Expected Results, Benefits, Information, etc.

Data collected in this preliminary study will allow us to identify the physical site and rainfall characteristics that appear most likely to influence the effectiveness of inBplace erosion control silt fences on small construction sites. Few studies have evaluated the field effectiveness of such BMPs, especially in the Valley and Ridge Physiographic Region (typical of upland and hilly terrain regions of much of northeast Alabama and a good portion of the Southeast). Our working hypothesis is that current BMPs are not very effective in this region of the country. The final report for this study will be made available to the Alabama Department of Environmental Management, the Jefferson County Stormwater Authority and other potentially interested agencies involved in formulation of regulations involving stormwater runoff. The data obtained in this research project will also be used in the preparation of a more comprehensive proposal to be submitted to the U.S. Environmental Protection Agency in which the assessment of other, potentially more effective, erosion control procedures would be included. Such information on field effectiveness and influencing factors would assist federal, state, and local regulatory agencies (who are charged with the protection of aquatic environments) in the selection of appropriate BMPs and the design of future erosion control systems. Additionally, improved erosion control methods would greatly benefit stream biological communities by improving water/habitat quality.

Bioassessment metrics calculated for streams receiving differing quantities of silt will allow for the preliminary identification of metrics most sensitive to variations in siltation. Our initial data will be used to strengthen a proposal to the U.S. EPA to support a more comprehensive screening of such metrics. The ultimate objective is the development and validation of metrics that permit a more refined discrimination between sites with varying levels of impairment. Ultimately, the confidence with which a judgment of biological conditions can be made using biocriteria depends upon the soundness and scientific validity of the metrics selected and tested. Metrics that are poorly defined or based on a flawed conceptual basis provide erroneous judgments with the potential for poor management decisions. The development of improved metrics will allow for an adequate assessment of the effects of runoff from construction sites. Ideally, such information would be useful in the selection and design of future BMPs.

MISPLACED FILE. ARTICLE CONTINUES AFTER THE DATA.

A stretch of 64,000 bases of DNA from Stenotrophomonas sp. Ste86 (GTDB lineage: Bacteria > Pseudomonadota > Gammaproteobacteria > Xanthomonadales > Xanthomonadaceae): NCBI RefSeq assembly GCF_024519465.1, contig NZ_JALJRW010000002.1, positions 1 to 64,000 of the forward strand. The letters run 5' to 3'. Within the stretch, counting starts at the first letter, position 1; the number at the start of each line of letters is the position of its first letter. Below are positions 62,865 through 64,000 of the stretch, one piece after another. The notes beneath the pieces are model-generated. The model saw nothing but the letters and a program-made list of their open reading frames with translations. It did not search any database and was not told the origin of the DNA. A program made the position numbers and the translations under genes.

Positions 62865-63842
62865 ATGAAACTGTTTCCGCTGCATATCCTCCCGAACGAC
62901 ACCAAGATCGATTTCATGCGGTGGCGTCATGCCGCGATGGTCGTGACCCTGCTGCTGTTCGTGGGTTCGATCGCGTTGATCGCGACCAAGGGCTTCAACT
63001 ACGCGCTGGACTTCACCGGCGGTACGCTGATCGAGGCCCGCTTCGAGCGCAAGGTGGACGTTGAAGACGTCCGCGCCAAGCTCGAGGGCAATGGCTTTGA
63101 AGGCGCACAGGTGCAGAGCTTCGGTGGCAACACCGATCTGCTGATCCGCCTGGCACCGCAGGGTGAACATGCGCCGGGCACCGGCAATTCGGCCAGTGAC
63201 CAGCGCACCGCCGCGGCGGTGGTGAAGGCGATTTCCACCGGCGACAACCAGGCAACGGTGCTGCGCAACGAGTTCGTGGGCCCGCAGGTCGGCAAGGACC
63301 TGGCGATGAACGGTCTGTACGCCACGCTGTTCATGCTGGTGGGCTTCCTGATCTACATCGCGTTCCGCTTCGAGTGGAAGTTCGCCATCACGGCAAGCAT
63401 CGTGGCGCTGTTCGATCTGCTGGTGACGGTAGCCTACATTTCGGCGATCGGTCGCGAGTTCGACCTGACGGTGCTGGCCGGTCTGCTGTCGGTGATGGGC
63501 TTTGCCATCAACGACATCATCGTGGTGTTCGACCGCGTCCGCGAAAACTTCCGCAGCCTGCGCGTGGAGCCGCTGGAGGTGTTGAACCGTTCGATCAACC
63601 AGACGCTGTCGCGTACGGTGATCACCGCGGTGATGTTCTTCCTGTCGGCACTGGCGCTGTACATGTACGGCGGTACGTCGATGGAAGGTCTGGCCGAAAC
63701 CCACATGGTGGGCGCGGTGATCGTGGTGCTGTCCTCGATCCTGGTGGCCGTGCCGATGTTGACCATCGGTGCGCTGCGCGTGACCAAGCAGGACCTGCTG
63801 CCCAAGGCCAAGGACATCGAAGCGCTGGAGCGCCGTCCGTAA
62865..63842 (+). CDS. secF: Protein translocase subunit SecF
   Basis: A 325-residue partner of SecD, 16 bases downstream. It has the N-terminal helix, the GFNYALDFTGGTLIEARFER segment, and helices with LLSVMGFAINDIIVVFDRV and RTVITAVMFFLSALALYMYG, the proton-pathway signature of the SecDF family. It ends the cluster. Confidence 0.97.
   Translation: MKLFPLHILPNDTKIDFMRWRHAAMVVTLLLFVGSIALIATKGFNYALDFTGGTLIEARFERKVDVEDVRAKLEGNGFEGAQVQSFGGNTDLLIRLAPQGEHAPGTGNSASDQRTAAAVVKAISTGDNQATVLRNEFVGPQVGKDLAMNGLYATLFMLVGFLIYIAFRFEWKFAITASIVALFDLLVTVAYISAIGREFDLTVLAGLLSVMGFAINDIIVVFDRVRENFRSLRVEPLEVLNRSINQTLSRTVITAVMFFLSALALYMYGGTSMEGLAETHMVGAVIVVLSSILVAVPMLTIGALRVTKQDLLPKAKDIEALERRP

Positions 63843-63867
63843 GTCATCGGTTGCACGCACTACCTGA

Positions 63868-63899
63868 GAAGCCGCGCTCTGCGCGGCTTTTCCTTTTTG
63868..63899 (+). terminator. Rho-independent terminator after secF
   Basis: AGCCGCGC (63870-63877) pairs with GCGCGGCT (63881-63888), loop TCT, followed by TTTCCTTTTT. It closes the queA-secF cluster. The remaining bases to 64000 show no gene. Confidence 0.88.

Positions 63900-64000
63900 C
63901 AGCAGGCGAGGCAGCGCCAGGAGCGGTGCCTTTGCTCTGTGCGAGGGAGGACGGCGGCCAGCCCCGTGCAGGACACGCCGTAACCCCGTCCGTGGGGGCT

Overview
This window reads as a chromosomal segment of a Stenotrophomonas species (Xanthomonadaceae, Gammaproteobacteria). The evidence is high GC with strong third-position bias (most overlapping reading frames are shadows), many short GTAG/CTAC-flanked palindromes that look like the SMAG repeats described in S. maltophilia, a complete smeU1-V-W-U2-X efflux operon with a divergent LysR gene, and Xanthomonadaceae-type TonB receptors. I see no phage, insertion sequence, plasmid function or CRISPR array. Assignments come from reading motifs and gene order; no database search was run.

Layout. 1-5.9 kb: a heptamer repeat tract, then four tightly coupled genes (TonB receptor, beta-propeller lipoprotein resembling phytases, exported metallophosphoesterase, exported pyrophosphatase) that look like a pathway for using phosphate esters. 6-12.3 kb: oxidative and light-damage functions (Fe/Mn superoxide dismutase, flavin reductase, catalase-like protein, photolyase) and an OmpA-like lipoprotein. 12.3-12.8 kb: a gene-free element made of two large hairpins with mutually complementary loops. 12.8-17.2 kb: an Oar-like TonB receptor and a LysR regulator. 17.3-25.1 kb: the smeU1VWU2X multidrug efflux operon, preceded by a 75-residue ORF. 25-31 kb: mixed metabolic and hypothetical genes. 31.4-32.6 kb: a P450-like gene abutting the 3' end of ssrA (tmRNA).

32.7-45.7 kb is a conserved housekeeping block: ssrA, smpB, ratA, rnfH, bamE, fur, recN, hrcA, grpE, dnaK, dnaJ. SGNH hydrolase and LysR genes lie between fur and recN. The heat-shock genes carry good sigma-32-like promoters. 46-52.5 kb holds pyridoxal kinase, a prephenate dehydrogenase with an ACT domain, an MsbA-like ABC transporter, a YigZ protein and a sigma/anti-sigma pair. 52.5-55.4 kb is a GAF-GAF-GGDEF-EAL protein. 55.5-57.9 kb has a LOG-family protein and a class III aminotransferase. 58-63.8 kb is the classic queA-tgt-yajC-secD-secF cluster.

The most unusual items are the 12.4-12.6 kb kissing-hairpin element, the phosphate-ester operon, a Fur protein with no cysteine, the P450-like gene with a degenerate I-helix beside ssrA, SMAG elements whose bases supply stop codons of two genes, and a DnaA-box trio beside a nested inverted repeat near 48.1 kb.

Nature, Scope and Objectives

Excessive input of fine sediment (e.g. silt, fine clay particles, fine sand) is generally considered to be the most prevalent form of pollution currently affecting streams and rivers in the United States (Brooks et al., 1991; Waters, 1995; Wang et al., 1997; Woodward and Foster, 1997). It has now also come to be recognized as a serious problem in the Southeast (Shepard et al., 1995; Waters, 1995). Because of the erosive force of flowing waters, the presence of some fine sediments in certain types of streams is an entirely natural phenomenon. A dynamic balance normally exists between the particle size and the amount of sediment transported by a stream, and the discharge and slope gradient of the stream. However, a number of human activities can result in considerably elevated rates of sediment input, upsetting this balance and resulting in increased turbidity (suspended sediments in the water column) and increased deposition of sediment on the stream bottom. Both of these factors are known to have serious adverse effects on the ecology of streams and their biological communities. Studies have shown that high turbidity levels and significant sediment deposits can clog the gills of some benthic macroinvertebrates and disrupt their feeding behaviors (Hawkes, 1979; Hellawell, 1986). Similarly, populations of creviceBspawning fish species and visualBfeeding fish species can be seriously impacted or eliminated in waters with increased turbidity and bottom sediment deposition (Karr et al., 1985; Mettee et al., 1996). Thus, increased turbidity and siltation likely leads to decreased abundances for some species, a decreased stream diversity, altered stream community structures and significant food chain disruptions (Hellawell, 1986; Waters, 1995).